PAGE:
My Big Fat Greek Wedding review by Tom Blain

Comfy and Homey

My Big Fat Greek Wedding is all the rage. Its the movie to see these days and is turning into an independent film phenomena much like Clerks (although while still in the theatre). Every week I look at the box office returns on IMDB; every week it seems to be stronger. It makes millions of dollars on such a shoestring budget. Up till this week (the week ending November 3rd) it has made $185 million while it cost just $5 million to make. You do that math. How does it work?

First, there are no big names. This is an independent film. You dont make independent films with stars thats what makes it independent: No Hollywood! The writer (Nia Vardalos) is writing her first film. She is also plays the main character so you know that the context is something she feels passionate about. She obviously has her vision of how the character should be portrayed. The director, Joel Zwick, hasnt directed non-television since the 80s. I have small complaints about the direction: it looked a bit bland. Not that I demand an action stars direction, but it seemed to follow a direct by numbers approach; something I like to see shed in independent films. But this is a small complaint.

The name of the film is My Big Fat Greek Wedding. So naturally I was pleasantly surprised to see a number of Greek names in the credits. This lends a certain amount of creditability to the film. It sounds silly doesnt it? But what is even sillier is putting Spanish Penelope Cruz (BECAUSE SHE IS A STAR) as a Greek daughter in Captain Corellis Mandolin. Thats Hollywood! Not only do they look and sound authentic, they act authentic. Think of what stories they bring to the film. The father and grandmother look like they were shipped straight from someones family into this one without missing a beat. The father loves his daughter and wants to see her marry a Greek man. You look so old you need to get married have little Greek children, he says lovingly. And then when she dates a WASP, he lays the puppy dog guilt trip on her, How could you! I come to this country on $8 and this is how, etc. etc. The grandmother is hilarious: old and feeble, but not helpless. She escapes from the house thinking it is a Turkish prison only to find refuge in the neighbors garage, kitchen and roof. She has one of those crooked index fingers that she wields like a weapon when pointing it scoldingly.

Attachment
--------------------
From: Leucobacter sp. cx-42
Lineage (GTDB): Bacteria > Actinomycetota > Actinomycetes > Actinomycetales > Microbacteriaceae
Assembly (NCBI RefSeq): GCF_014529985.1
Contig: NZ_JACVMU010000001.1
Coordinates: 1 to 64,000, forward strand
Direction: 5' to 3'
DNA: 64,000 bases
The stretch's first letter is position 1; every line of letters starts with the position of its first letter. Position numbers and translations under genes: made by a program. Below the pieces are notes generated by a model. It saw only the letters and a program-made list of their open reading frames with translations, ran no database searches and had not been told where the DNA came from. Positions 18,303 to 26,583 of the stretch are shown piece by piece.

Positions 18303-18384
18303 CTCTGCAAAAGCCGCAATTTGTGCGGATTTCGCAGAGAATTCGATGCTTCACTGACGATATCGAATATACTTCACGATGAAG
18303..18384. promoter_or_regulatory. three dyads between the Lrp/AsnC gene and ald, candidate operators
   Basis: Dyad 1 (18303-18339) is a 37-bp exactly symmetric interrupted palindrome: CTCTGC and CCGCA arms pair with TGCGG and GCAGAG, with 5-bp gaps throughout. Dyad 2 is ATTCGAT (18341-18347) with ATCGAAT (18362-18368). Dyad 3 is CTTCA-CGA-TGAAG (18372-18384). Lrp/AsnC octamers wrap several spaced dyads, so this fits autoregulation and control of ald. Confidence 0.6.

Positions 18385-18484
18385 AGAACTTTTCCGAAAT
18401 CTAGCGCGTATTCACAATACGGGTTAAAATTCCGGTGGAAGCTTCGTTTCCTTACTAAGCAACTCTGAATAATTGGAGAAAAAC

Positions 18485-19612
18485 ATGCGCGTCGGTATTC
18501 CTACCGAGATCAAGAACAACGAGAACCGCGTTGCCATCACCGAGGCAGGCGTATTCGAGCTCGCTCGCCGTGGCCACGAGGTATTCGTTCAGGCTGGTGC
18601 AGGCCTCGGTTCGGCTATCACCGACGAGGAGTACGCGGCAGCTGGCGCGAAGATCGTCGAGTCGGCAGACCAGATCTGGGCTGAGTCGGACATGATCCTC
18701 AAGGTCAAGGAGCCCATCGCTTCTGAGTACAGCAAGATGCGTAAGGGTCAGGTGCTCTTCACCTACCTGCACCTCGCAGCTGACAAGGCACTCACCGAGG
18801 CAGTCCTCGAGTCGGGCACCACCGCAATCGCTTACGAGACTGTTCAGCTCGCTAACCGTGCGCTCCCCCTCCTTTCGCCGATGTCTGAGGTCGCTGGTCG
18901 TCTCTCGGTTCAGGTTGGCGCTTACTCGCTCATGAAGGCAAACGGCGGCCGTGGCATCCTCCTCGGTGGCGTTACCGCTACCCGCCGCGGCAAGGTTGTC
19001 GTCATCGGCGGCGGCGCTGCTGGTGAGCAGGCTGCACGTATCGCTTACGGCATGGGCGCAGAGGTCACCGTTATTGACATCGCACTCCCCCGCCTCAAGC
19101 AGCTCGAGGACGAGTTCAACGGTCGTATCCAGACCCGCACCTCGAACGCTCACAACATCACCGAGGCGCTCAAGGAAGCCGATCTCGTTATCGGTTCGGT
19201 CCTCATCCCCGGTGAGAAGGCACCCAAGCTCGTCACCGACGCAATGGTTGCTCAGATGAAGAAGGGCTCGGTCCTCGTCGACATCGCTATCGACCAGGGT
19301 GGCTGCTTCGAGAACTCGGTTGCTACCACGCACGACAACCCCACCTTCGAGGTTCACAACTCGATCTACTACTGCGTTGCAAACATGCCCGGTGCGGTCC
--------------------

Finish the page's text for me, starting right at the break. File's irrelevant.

The first point of comparison (filmwise) I see is to Meet the Parents. Meet the Parents was big on simple comedy. Its bread and butter was watching Ben Stiller get hurt or put himself in strange situations only to make an ass out of himself. My Big Fat Greek Wedding worked more off of familial characters and interactions rather than pain and suffering. The relationship between mother-father-daughter (mother working on the father to make sure her daughter went to school it was a comic scene that shows the mother taking the advantage without the father knowing), the relationship between cousins-aunts-uncles (like the aunt whos volumes were loud, and louder), and of course father-daughter-son-in-law (the acceptance of a son that doesnt have to be a bumbling idiot just to gain approval) are the cornerstones of comedy. MBFGW plays off of the politics between insiders and outsiders in these families and how different backgrounds play into odd-awkward-hysterical situations, where as something like Meet the Parents would take a football in the groin.

The reason this movie works is because it takes the approach of the struggle to be accepted into a family, but it does it in a supportive/integrating way as opposed to an adversarial way. In Meet the Parents, Ben Stiller puts himself at odds with Robert De Niro when he first learns that his soon to be father in law doesnt approve. He becomes angry and tries to out-do the father. In MBFGW, the Ian Miller character swallows his pride and works himself into a family that is quite different from his own. He accepts their differences and welcomes his new family with open arms. Why? Because he is in love with their daughter and is willing to sacrifice a little in order to make their marriage and life together work. The film is genuine, honest, warm, and still manages to be funny and thats why so many people want to see it.




7 out of 10 Jackasses
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